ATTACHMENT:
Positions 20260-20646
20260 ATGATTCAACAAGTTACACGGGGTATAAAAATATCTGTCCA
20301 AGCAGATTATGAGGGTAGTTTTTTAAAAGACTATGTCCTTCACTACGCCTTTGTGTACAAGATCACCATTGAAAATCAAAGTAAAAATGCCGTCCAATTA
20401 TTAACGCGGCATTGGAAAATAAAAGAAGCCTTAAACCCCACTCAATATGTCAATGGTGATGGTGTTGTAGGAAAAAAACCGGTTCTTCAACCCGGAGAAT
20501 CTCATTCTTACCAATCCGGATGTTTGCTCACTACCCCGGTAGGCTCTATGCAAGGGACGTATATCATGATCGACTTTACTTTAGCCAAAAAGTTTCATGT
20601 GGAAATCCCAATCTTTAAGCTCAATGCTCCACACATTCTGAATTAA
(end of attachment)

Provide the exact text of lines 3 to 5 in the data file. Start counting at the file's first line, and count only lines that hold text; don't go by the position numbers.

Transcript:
20301 AGCAGATTATGAGGGTAGTTTTTTAAAAGACTATGTCCTTCACTACGCCTTTGTGTACAAGATCACCATTGAAAATCAAAGTAAAAATGCCGTCCAATTA
20401 TTAACGCGGCATTGGAAAATAAAAGAAGCCTTAAACCCCACTCAATATGTCAATGGTGATGGTGTTGTAGGAAAAAAACCGGTTCTTCAACCCGGAGAAT
20501 CTCATTCTTACCAATCCGGATGTTTGCTCACTACCCCGGTAGGCTCTATGCAAGGGACGTATATCATGATCGACTTTACTTTAGCCAAAAAGTTTCATGT